Venus in Fur by David IvesA young playwright, Thomas, has written an adaptation of the 1870 novel Venus in Fur by Leopold von Sacher-Masoch (after whom the term “masochism” was coined); the novel is the story of an obsessive adulterous relationship between a man and the mistress to whom he becomes enslaved. At the end of a long day in which the actresses Thomas auditions fail to impress him, in walks Vanda, very late and seemingly clueless, but she convinces him to give her a chance. As they perform scenes from Thomas’s play, and Vanda the actor and Vanda the character gradually take control of the audition, the lines between writer, actor, director, and character begin to blur. Vanda is acting . . . or perhaps she sees in Thomas a masochist, one who desires fantasy in “real life” while writing fantasies for a living. An exploration of gender roles and sexuality, in which desire twists and turns in on itself, Venus in Fur is also a witty, unsettling look at the art of acting—onstage and off.
Venus in Fur
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Venus in Fur review – Natalie Dormer dominates S&M game of cat and mouse Novachek (David Oakes) from the novel Venus in Furs by Sacher-Masoch, the man who gave his name to masochism. .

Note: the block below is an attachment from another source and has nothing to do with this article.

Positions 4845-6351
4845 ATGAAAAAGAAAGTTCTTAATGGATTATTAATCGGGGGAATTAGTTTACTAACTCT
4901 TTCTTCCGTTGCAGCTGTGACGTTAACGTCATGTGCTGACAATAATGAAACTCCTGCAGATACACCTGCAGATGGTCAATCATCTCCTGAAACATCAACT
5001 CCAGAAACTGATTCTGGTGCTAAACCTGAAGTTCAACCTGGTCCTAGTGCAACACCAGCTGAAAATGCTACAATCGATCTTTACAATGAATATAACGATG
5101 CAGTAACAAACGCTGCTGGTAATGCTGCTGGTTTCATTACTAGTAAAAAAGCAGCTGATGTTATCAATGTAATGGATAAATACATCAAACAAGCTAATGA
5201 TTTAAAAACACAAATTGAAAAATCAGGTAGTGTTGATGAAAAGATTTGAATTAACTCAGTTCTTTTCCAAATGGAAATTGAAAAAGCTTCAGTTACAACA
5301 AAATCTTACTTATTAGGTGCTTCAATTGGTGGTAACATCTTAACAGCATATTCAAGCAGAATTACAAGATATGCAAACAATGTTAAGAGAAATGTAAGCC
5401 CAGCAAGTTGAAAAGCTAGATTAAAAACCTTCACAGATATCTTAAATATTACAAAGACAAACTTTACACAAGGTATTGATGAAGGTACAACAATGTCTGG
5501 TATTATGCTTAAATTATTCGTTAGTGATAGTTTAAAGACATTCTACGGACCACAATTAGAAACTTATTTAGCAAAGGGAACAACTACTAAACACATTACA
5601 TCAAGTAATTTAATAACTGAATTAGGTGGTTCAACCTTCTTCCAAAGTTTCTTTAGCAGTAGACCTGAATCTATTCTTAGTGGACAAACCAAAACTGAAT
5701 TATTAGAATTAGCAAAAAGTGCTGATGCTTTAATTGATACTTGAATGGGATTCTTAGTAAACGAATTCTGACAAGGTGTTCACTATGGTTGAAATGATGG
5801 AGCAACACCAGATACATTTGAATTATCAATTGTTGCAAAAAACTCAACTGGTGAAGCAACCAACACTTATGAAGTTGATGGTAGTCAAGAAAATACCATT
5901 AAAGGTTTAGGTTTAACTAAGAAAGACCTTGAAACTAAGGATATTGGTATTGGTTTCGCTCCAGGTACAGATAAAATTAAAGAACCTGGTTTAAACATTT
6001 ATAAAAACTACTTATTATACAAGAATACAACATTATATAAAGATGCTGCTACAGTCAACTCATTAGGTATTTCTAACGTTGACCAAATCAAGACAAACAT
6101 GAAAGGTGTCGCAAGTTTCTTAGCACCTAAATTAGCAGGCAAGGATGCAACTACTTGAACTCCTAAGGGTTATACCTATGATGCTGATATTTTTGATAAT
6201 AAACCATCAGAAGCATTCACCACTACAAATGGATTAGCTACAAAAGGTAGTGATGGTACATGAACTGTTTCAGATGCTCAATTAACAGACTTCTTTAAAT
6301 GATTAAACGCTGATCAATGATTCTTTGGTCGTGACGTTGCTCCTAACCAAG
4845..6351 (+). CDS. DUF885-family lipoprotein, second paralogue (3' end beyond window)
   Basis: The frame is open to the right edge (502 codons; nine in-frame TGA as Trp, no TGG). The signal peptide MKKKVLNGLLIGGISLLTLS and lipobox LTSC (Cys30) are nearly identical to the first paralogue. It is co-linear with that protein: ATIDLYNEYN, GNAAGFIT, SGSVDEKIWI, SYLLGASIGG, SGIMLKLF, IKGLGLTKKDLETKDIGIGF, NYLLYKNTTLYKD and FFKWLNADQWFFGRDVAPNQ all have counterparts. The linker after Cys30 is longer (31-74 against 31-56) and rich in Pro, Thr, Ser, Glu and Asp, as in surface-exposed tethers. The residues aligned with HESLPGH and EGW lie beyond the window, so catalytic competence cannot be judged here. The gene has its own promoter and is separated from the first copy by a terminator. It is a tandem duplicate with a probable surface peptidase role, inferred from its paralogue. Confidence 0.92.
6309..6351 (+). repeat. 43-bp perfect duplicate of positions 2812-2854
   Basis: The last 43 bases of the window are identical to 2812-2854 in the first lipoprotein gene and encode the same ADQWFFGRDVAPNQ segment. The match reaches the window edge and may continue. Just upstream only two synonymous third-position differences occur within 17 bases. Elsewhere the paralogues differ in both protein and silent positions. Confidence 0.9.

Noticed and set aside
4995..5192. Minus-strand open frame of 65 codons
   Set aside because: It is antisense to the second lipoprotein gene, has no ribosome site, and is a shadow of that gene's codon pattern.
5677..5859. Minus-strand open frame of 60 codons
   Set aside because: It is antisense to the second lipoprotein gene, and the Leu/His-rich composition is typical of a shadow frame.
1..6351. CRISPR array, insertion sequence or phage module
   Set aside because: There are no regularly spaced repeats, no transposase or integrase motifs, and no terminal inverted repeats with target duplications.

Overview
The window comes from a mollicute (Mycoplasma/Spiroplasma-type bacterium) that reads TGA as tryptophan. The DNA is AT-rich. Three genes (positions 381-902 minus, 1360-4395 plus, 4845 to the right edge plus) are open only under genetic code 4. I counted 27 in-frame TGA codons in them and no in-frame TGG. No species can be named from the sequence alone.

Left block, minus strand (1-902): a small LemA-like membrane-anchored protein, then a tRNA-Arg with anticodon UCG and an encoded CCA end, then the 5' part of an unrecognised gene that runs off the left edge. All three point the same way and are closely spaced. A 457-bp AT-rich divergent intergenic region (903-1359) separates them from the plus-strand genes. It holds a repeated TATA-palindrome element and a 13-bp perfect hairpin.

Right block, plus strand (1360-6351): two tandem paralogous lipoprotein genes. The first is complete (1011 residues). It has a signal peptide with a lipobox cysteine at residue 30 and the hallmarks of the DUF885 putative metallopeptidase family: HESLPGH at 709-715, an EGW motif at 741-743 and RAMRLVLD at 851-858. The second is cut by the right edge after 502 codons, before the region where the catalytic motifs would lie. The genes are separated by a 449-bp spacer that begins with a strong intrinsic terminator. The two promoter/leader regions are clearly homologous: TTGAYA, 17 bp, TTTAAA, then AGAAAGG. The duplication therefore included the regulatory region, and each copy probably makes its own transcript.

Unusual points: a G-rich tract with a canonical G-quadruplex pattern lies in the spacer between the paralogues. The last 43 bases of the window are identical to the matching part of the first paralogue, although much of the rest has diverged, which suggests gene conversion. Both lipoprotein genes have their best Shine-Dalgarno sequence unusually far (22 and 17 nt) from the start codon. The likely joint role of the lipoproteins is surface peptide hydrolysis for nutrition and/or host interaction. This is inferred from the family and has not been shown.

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Natalie Dormer: ‘The British get very kinky under the collar’
Natalie Dormer shines in shiny boots of leather in this preposterous Broadway comedy. A truly captivating play from a fantastic cast of two. - Dormer plays Vanda, a mysterious actor who turns up late to audition for the female lead in a play adapted by writer-director Thomas Novachek David Oakes from the novel Venus in Furs by Sacher-Masoch , the man who gave his name to masochism. Then Vanda appears with a flash of lightning.
What an awful moment for Venus in Fur to arrive in the West End. A few critics like it, though. They are in the minority, however. Is it going to do the same for Dormer here? Quite possibly, it turns out, with critics falling over themselves to praise her. Her timing is impeccable and she has a strong comic sensibility. As such, it risks doing damage to public discourse at a crucial moment.
Friedman Theater on Tuesday night. The flickering of those stage lights barely registers beside the incandescent Nina Arianda, the sensational young actress recreating the role that made her a name to watch when she first starred in the play Off Broadway. Portraying an actress giving the audition of a lifetime, Ms. Arianda is giving the first must-see performance of the Broadway season, a bravura turn that burns so brightly you can almost feel the heat on your face. To describe Mr. The plays opens with a thunderclap, as Ms. In a tempest of irritation and mortification, Vanda rails at the subway, the rain and the fates, spewing expletives about the creepy guy who was feeling her up on the train.